The Isle is the kind of film you want to read about immediately after you’ve seen it in order to confirm what you saw. The story is an erotic and puzzling mystery, with a pace like drifting fog, interrupted only by instances of extreme, symbolic violence. It’s strangely hypnotizing, subtly slipping you into an ominous but tranquil atmosphere, allowing the elliptical and episodic quality of the story to go unregistered until the haunting and enigmatic final frame. Director Kim Ki-duk supplements this dreamy atmosphere with a beautiful, moody cinematography. Small, square huts in pastel paint float like geometric constants in an ever-shifting gulf, captured with a breathtaking wide shot, the sky dim and blue and mist spraying. The imagery is both pastoral and gothic, all serenity on the surface and a hint of danger barely visible underneath.
In a murky island fishing resort, the mute Hee-Jin (Suh-jung) runs a bait-and-tackle shop and owns the sole motorboat, and so acts as landlord and ferryman to a variety of seedy tenants who alternate their time between fishing and sleeping with local sex workers. A brooding, nervy man named Hyun-shik (Yu-seok Kim) rents a float, evading capture for a murder, the details of which are vague but seem to suggest a crime of passion. He suffers from agonizing guilt, attempting suicide on his first night, which Hee-jin thwarts. She develops an intense attraction to him, to the point that he consumes all of her attention. After another grisly suicide attempt in which Hyun-shik swallows a line of fishhooks, Hee-jin saves his life, and they embark on a confusing, push-pull sexual relationship. When a kindhearted, child-like sex worker becomes attached to Hyun-shik, Hee-Jin’s jealousy leads to more violence.
Always a controversial filmmaker, director Kim Ki-duk became especially notorious upon The Isle’s release. Despite international acclaim, its graphic scenes (especially ones involving unsimulated fish mutilation) caused great upset. These moments are the hardest to stomach, even when the human characters subject each other and themselves to equally cruel acts. I remember going fishing as a little kid. After I’d catch a fish, they would take the hook out of its mouth and throw it back into the water. Back then, I thought I was sparing the fish. Now I know that to spare the fish would be to never have put the hook in its mouth in the first place. The Isle never lets go of that morbid realization. It’s what the whole thing is about.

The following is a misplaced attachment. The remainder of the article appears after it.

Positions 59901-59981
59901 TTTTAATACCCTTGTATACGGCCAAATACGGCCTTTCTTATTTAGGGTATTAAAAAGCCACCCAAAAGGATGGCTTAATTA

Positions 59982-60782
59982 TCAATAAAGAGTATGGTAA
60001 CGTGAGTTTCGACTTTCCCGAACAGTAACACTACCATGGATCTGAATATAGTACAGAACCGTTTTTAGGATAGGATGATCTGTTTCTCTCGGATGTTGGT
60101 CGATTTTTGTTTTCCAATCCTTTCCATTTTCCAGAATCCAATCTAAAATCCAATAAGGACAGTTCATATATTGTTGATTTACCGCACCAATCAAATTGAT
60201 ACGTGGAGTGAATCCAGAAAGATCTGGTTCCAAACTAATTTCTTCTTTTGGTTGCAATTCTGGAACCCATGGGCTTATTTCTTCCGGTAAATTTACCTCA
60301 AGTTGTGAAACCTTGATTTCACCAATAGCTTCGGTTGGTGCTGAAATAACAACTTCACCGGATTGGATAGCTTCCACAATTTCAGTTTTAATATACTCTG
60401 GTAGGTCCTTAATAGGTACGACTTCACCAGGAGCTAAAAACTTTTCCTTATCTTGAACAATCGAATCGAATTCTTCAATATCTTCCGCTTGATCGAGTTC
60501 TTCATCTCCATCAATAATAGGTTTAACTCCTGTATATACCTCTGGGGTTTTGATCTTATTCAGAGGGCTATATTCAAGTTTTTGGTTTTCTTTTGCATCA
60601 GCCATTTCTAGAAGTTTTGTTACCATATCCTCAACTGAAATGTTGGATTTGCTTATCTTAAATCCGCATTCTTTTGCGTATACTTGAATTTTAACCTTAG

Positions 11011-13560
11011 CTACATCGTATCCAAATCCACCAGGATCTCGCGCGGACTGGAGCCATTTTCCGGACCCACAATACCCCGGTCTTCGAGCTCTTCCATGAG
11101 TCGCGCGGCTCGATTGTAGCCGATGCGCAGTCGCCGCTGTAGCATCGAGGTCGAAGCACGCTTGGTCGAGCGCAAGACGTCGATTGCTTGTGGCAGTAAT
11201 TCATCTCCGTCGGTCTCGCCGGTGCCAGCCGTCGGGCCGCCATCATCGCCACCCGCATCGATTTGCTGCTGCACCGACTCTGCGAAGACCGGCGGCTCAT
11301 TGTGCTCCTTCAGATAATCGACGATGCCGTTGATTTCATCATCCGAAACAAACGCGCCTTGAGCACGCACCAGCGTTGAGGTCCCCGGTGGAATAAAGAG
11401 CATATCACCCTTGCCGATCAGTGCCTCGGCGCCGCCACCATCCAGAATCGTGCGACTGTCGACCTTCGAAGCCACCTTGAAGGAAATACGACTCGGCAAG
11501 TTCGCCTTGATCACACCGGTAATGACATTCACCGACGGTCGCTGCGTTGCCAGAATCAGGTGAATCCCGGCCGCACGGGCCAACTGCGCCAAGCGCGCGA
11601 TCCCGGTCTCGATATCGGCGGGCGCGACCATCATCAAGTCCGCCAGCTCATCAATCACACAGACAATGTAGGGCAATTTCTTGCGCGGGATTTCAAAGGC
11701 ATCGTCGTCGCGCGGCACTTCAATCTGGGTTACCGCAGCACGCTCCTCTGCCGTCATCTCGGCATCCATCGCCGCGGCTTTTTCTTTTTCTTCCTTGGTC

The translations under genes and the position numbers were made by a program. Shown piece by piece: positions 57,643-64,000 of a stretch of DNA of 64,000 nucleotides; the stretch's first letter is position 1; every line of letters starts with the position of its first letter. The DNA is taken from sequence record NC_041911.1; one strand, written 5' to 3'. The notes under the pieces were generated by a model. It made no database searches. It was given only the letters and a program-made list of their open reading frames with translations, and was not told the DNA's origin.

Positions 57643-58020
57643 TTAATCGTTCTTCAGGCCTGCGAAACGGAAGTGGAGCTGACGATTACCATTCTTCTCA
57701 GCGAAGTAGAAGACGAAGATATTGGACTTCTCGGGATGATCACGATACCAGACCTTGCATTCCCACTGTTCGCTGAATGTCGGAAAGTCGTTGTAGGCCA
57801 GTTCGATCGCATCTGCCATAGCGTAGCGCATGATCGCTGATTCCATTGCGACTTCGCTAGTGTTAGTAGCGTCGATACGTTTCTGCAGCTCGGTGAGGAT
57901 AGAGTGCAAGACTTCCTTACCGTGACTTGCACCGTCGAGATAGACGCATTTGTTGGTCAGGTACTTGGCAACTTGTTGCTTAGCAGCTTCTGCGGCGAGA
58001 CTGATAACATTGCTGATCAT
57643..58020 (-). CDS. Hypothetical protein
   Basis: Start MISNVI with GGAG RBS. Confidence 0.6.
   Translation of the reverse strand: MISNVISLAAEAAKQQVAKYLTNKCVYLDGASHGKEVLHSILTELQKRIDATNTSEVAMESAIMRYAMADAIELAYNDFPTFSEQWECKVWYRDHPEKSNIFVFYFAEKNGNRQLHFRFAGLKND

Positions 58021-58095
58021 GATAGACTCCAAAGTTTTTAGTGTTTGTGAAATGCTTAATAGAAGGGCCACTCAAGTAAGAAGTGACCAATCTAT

The hook metaphor is fairly obvious, not only for its linguistic relation to prostitution but for its colloquial use as a metaphor for attraction. Kim Ki-duk centers the entire film around this metaphor, the cycle of attraction and repulsion within human sexuality. The Isle paints sex as a feral process, something animal and just as barbaric as it is transcendent. We hook and then release. We attract and we repel. The Isle is about this quality of love, but also the same quality in cruelty. In this sense, the muteness of Hee-jin brings the relationship between her and Hyun-shik to an even more primal level, wordless and purely sensual.
Without a doubt, the relevance of this trait in Hee-jin can only be communicated through the performance of Suh-jung, who is nothing short of remarkable. With impeccable bodily control, she refrains from obvious gestures and expressions that so often reduce silent performances to pantomime. Instead, she remains totally inside of herself, favoring a more interior and naturalistic approach that speaks through subtlety and nuance. As a result, her muteness never distracts, but enriches the themes of the film while showcasing Hee-jin’s inexpressible complexity. At a certain point, I actually forgot that Suh-jun hasn’t spoken a word throughout.
There’s a certain class of films that I adore, that ushered me into the love for the medium I have today. It’s a particular type of independent, foreign, and/or arthouse film that plays late at night on some premium cable channel like Sundance or IFC, the kind that has off-putting but magnetic characters, bizarre violence, screwed-up relationships, and ambiguous endings. If you’re on my frequency, The Isle will be a truly gratifying experience. | Nic Champion
The Isle is available to rent on Google Play and YouTube, and available with subscriptions to Fandor or Kanopy. To get the latest information on where The Isle is available (since availability frequently changes), you can also consult Reelgood.com.